The industry will rally soon, says RallyHere head

RallyHere CEO and Hi-Rez president Stewart Chisam says we’re seeing a bullwhip effect from COVID and the recovery will begin this quarter

Dec 7, 2023 —

Last month, our CEO Stewart Chisam traveled to Canada to speak on the “Supporting a Community for Games as a Service” panel at the Montreal International Games Summit. Between meetings with partners, he sat down to talk with Brendan Sinclair, Managing Editor for, about the current state, trends, and future of live services games.

It’s been a difficult year across the games industry, but the games-as-a-service sector has had some additional concerns all its own, from the trend of just-launched and seemingly successful titles being unexpectedly shut down to Destiny 2 reportedly missing its revenue projections by almost half, there are some questions about what’s happening in live service games.

We put these questions to Stewart Chisam at the Montreal International Games Summit last month. As the president of Smite and Paladins company Hi-Rez Ventures and the CEO of Hi-Rez subsidiary and live service game operational support company RallyHere, Chisam has some expertise on the subject, and he seems fairly optimistic about the underlying health of the segment.

”Realistically, I think there’s a big COVID hangover in games-as-a-service,” Chisam says. “I have a background in supply chains and in supply chains we would call this a bullwhip effect. We had a surge in demand overnight when the pandemic happened. All of our games and practically every other game saw their engagement go up by 50% in many cases, literally overnight. Many more people poured in, and not just numbers of people, but the hours players were putting into the game.”With that came a massive surge of investment in the industry. And some of this had started before the pandemic, mostly in 2018 when Fortnite really took off. A lot of people saw that success and wanted a piece of that pie, so a lot of venture money and other money came into the industry at the time.”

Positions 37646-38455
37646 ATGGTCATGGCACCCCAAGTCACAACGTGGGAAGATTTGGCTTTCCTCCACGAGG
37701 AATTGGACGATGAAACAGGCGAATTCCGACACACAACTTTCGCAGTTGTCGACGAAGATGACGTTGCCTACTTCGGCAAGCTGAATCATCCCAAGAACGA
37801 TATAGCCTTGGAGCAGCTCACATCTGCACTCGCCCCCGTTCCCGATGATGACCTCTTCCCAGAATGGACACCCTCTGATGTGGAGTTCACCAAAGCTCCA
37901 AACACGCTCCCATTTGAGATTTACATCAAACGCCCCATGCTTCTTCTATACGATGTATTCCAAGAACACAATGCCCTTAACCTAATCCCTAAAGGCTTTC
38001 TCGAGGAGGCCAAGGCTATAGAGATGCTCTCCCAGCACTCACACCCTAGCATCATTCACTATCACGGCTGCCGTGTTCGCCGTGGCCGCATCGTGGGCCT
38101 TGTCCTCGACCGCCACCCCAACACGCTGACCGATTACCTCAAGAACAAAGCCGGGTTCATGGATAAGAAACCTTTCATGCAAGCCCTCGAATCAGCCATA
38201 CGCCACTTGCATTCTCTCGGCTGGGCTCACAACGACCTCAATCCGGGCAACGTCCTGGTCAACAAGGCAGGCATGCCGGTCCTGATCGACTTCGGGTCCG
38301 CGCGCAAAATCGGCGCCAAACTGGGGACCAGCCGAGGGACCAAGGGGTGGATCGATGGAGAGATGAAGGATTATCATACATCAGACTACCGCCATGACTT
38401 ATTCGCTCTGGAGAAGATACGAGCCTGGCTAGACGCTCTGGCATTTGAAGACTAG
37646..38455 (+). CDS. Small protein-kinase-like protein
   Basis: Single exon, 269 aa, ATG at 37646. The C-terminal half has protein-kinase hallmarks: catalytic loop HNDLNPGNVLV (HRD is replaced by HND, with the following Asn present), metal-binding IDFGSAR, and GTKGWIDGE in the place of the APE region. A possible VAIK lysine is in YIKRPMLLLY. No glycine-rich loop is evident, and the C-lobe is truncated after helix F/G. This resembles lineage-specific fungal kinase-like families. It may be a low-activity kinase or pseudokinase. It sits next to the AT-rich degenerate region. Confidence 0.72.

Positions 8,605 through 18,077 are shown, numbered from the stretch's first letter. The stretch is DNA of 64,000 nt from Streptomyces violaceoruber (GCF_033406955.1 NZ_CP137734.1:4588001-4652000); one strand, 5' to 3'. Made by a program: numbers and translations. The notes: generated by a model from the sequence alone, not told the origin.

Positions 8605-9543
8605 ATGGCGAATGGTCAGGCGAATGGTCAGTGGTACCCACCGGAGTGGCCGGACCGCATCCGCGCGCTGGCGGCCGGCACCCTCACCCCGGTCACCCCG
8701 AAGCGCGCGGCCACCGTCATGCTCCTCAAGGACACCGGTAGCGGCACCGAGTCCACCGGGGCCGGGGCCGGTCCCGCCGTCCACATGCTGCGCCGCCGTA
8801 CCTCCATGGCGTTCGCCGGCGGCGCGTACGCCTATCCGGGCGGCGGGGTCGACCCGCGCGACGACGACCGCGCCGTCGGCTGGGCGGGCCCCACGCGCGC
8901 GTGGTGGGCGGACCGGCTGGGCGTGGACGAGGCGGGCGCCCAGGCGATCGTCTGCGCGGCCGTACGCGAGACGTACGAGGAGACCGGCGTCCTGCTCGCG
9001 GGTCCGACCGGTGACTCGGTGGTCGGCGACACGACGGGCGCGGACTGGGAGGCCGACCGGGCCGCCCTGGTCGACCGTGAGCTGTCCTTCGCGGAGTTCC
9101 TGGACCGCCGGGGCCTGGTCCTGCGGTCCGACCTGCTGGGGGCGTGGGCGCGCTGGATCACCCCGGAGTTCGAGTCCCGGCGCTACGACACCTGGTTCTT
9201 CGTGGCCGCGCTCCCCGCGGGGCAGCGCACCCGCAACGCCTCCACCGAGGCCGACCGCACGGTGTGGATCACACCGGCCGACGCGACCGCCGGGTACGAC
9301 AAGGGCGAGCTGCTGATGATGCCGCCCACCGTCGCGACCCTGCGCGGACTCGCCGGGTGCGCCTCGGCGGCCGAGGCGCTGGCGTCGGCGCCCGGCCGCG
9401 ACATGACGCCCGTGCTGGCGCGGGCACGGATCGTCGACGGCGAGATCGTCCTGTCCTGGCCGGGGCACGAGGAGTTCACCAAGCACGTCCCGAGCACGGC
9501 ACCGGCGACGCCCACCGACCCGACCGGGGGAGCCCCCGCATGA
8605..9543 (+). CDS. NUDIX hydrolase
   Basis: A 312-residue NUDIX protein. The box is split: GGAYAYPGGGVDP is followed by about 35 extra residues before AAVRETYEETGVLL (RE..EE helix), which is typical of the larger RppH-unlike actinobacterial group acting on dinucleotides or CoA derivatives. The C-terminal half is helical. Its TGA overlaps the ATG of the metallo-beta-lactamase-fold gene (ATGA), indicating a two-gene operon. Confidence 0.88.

Naturally, some of that money went to chasing live service games. But with the pandemic effect on engagement metrics fading and interest rates rising, Chisam says there were just more people chasing it than the market could support this year.

”I do absolutely think we got oversupplied as an industry,” he says. “Especially as the pandemic started to wind down and player habits started to go back to normal.”

I do absolutely think we got oversupplied [with live service games] as an industry”

As a result, the growth slowed and Chisam figures the industry is now reverting to the size it would have been if it had just continued its standard growth trends since 2015 instead of seeing the pandemic acceleration.

”It’s correcting itself pretty quickly in my view,” he says, acknowledging that Hi-Rez itself laid people off in a restructuring earlier this year. “It’s hard on everyone in the industry to go through that course correction. We felt some of that in our business and had to trim down our ambitions some in terms of the number of new games we’re launching. A lot of other studios have done that; it’s a lot of getting back to basics.

”Personally I feel sometime this quarter we’ll hit the low point and then really start coming back and growing again as an industry and get past that.”

Naturally, as head of a live service games developer and service provider, Chisam believes in the market. He points to a few macro-trends that drove live service games’ growth in recent years, and emphasizes that they aren’t about to reverse course.

”People want to play games with their friends no matter what platform those friends play on,” he says. “They also want to be able to move across platforms seamlessly.”

He says people don’t think as much these days about whether they’re on a specific console or PC, TV or mobile, controller or mouse-and-keyboard.